The lady who bawled me out at the grocery store made me think of my Papa. Remembrance Day was the biggest day of the year for him. In addition to marking the end of the worst nightmare in history, November 11 was his birthday and his wedding anniversary. When my Papa was alive he really looked forward to marching in the Remembrance Day parade.
Recently, Canada's military has come under deliberate, sustained attack. In fact, our Forces may already have been vanquished. Not by an enemy, but by the nation it defends. Faith in Canada's support is the one thing our Forces absolutely, positively must have to be effective. But that was taken away last year, bringing the days of selflessly charging into danger to a crashing halt.
Every day, women and men put on uniforms for the RCMP and RCAF, RCN, and the Canadian Army. Every day, those men and women set out to be the wall of flesh between us and harm. Every day, whether a major catastrophe affecting thousands or just one of us lost in the wilds, we know who to look for, who to trust in.
Yes, the Canadian story in Afghanistan is mixed, with closure hard to come by for those soldiers not only involved in security details, but development projects like protecting schools, building damns, and conducting civilian peace efforts in villages. But what shouldn't be in doubt is our government's promise and dedication to those military personnel.
General, might I offer up that, at the heart of the problem of suicide in the Forces, is that soldiers feel trapped and with no way out? That the widespread stigma against mental injury and illness, that the attitude you present -- that helping is coddling, and that your condescending attitude exemplifies the problem which soldiers face?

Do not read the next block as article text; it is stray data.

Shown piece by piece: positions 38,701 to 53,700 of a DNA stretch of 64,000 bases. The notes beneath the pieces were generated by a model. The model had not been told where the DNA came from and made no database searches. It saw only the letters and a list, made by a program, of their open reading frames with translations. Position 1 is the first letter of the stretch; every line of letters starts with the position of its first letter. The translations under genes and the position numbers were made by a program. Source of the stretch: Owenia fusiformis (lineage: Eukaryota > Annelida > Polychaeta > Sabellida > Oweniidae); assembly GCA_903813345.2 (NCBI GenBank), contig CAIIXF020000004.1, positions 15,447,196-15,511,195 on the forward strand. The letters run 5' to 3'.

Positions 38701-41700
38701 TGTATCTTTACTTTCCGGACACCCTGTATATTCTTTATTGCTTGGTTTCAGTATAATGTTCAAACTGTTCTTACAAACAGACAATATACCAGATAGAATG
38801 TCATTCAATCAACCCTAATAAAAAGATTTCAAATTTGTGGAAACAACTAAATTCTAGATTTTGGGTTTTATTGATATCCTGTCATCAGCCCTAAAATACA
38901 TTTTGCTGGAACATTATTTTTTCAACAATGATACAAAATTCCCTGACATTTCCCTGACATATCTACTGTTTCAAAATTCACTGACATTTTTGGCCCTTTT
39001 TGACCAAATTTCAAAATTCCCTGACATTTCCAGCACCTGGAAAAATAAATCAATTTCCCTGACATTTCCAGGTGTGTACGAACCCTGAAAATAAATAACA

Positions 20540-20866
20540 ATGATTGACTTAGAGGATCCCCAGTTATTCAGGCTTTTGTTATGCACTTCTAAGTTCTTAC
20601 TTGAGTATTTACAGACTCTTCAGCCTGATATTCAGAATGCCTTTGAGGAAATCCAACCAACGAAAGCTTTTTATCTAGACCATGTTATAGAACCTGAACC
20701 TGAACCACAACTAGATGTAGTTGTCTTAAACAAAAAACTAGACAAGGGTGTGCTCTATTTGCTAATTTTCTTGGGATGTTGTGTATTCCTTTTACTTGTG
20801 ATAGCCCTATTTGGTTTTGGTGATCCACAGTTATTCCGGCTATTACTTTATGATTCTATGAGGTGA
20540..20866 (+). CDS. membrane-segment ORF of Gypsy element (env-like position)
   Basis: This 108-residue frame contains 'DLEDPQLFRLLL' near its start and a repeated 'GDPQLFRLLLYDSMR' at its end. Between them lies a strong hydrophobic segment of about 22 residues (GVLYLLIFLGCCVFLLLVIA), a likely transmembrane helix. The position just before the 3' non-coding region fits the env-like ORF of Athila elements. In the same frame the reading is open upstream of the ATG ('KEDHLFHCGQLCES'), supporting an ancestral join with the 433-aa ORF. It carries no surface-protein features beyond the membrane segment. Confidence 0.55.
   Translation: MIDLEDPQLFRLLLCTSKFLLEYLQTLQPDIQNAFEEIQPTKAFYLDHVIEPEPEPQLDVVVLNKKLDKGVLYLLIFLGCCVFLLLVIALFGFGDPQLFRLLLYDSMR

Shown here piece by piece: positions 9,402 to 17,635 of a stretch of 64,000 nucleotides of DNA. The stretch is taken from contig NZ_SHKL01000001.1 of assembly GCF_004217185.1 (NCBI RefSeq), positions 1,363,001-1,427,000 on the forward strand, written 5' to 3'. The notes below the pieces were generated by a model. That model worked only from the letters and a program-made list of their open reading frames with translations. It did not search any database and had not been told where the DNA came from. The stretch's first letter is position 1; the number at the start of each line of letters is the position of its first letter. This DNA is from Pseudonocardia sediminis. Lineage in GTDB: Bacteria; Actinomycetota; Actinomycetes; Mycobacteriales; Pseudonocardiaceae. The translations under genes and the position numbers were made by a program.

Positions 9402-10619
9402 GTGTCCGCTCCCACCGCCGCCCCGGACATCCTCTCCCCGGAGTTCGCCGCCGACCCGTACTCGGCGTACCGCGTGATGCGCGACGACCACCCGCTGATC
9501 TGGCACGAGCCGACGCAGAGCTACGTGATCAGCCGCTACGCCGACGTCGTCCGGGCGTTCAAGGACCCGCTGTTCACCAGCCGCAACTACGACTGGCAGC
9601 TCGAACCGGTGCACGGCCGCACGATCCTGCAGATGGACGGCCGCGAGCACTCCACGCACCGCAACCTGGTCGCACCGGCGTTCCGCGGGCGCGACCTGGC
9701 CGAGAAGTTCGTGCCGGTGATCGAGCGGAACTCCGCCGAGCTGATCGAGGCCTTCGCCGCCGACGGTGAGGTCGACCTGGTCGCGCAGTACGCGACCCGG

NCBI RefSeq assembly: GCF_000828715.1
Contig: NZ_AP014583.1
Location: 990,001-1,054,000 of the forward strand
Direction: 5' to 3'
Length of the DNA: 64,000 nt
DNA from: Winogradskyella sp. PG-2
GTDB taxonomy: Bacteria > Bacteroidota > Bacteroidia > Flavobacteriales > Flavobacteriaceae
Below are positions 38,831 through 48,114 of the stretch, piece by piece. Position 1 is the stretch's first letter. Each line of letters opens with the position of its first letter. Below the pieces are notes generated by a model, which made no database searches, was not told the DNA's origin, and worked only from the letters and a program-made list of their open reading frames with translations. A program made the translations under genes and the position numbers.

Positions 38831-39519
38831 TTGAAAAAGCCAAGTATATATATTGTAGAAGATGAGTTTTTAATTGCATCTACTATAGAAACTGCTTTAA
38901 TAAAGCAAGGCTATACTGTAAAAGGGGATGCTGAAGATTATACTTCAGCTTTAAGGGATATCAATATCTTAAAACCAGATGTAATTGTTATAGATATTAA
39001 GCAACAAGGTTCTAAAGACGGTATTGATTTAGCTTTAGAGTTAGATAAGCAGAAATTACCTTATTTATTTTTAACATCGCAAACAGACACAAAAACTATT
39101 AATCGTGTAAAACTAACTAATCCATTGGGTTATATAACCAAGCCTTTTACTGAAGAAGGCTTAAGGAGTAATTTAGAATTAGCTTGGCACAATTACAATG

There is a stark contrast between what Veterans want and need, and what the Harper Government is presenting. Veterans need benefits, pensions, enough money to live on, and assistance accessing programs. Veterans are in crisis across Canada -- mental health crisis, financial crisis, family crisis resulting from both -- and deserve help. Decorated Veterans are suing Canada for not providing for them; a shameful situation which decent people would settle quickly. What has Harper offered? No jobs, more expensive health plans, more emphasis on the depersonalized VAC web service.
Veterans Affairs Minister Julian Fantino's behaviour towards a group of veterans last week disgusted me. And, when he blamed his behaviour on the actions of a union I became outraged. The union may very well have told the veterans a one-sided story about how their poor members are being hard done-by. That doesn't excuse the minister's behaviour. As a free public service for cabinet ministers and others in leadership roles, I'm going to offer up some completely unsolicited advice, right here, right now, at no charge. When a veteran is angry with you for being late, you say, "I'm sorry."
In seven days, Canada lost four soldiers to suicide. They died of despair. Suffering mental wounds from their service, able to foresee the end of their careers but unable to see how they could survive after, they succumbed to their injuries and took their own lives. We might give it fancy clinical names, like Post-Traumatic Stress Disorder or Operational Stress Injury, but that doesn't change the condition: broken mind.
Our veterans deserve better than this. A dated criterion, initially aimed at WWII and Korean veterans is sadly, becoming less relevant to the needs of the current day. The Conservatives must step up their efforts and remodel these criteria in order to cater to the real needs of our modern-day heroes.